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A Shift in Focus for the Global LNG Business

By October 22, 2015September 7th, 2022No Comments

Douglas-Westwood (DW) forecasts capital expenditure (Capex) on global LNG facilities will total $241 billion (bn) between 2016 and 2020. The tenth edition of DW’s World LNG Market Forecast 2016-2020 expects total investment to be 34% higher compared to the preceding five-year period.

Research Team Leader and Assistant Editor, Hannah Lewendon, commented, “Capex on LNG facilities has risen substantially in recent years, due mainly to the growth in the global economy which has been driving demand for natural gas. By far the largest proportion of the total expenditure will be attributed to liquefaction projects, where the gas is cooled and condensed to a much smaller size. Global expenditure in this segment is forecast to total $160bn over the next five years.

“The global LNG Capex outlook to 2020 is characterised by this regional change in focus, in addition to a weaker projected year for expenditure in 2016. This is a result of a pause in commitments to new LNG projects as demand growth in Asia has weakened and gas prices have slumped. Spending on LNG carriers is to be 12% of the total expenditure. The vast majority of this expenditure is expected to be attributed to Asia, where increasingly experienced and low cost yards dominate the market.”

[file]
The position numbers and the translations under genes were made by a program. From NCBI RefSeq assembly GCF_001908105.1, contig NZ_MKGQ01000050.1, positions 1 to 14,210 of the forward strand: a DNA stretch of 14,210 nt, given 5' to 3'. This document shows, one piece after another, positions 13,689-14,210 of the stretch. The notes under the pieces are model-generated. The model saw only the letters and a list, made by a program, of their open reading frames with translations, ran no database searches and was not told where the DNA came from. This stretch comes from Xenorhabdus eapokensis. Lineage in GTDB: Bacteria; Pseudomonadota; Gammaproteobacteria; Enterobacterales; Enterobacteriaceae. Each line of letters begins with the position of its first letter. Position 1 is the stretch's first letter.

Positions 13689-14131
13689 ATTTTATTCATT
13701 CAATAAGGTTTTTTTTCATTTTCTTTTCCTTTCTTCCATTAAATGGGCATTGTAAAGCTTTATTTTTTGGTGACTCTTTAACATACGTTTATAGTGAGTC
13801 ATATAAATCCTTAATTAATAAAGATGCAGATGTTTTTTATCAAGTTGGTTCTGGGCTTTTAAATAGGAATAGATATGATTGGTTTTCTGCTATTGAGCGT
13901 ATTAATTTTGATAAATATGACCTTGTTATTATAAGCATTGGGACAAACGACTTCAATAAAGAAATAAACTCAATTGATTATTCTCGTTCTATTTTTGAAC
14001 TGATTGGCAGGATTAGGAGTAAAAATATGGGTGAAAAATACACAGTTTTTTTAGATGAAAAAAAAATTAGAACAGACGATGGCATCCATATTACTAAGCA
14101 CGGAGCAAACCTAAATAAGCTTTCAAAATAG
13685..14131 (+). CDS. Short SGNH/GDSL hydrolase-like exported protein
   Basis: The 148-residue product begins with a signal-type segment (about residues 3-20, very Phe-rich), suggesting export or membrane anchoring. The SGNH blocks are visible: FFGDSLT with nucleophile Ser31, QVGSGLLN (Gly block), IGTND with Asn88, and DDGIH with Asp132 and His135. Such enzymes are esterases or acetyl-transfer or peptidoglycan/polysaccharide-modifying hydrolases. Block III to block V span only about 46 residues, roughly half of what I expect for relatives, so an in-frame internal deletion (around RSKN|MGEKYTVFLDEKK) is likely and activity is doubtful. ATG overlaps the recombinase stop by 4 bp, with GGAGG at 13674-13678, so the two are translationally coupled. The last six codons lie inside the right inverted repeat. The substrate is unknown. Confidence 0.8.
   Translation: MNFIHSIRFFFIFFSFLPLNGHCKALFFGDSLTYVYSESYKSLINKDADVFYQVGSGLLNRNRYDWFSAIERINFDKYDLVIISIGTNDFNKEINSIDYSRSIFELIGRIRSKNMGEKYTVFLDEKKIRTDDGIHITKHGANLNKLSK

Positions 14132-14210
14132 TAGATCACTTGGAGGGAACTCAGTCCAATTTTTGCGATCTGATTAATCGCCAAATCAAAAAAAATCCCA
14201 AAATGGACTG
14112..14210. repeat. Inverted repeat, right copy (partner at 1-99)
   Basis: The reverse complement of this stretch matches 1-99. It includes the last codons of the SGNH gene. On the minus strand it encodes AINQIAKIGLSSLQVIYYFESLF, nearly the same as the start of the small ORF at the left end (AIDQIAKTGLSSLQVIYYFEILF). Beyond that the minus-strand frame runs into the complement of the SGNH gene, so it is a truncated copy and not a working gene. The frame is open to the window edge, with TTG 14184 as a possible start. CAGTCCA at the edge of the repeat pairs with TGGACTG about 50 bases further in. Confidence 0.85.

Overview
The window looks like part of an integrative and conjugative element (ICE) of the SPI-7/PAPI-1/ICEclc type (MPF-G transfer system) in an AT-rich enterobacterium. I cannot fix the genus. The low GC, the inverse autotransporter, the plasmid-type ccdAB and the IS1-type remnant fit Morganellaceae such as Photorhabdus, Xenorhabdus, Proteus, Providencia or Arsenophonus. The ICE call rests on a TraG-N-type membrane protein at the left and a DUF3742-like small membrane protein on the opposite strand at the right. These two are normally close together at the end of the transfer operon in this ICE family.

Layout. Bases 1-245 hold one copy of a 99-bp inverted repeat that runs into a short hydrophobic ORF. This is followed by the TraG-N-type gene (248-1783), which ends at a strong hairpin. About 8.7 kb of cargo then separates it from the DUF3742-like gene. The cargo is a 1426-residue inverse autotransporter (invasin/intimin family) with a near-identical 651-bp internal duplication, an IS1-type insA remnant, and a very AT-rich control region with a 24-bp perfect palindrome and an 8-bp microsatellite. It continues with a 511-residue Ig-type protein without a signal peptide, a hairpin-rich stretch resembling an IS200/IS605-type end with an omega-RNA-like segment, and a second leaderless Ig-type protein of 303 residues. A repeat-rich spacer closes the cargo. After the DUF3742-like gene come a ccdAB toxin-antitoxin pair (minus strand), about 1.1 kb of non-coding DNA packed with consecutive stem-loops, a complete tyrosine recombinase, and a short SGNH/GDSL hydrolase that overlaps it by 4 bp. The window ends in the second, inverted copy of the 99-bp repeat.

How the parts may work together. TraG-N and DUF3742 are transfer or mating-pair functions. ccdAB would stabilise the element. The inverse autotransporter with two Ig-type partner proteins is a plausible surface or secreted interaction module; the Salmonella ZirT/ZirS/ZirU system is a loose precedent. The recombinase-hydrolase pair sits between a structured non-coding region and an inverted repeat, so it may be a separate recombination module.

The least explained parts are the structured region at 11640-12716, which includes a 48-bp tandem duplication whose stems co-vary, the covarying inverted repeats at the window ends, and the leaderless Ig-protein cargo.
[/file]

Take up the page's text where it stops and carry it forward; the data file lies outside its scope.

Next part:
Author, Mark Adeosun concluded, “The Australasian LNG construction boom looks to be coming to an end as the country prepares to enter a new production phase. Massive investments in large LNG projects will result in seven new LNG plants becoming operational over the next few years. With commodity prices depressed, future LNG projects are uncertain, as those which are currently in Front End Engineering Design (FEED) are struggling to make economic sense in the low price environment.

“The US now has vast potential as an LNG exporter. However, the approval process for onshore projects remains slow and will limit the growth rate of LNG expenditure in the region over 2016-2020. In the US there are 20 LNG export terminals proposed for the future. Of this 20 proposed, 11 export terminals were originally planned for start-up between 2016 and 2020. However, DW has taken a conservative view and anticipates only six will be built over this period. DW expects North America to become a significant market player by the end of the forecast period.”


A Shift in Focus for the Global LNG Business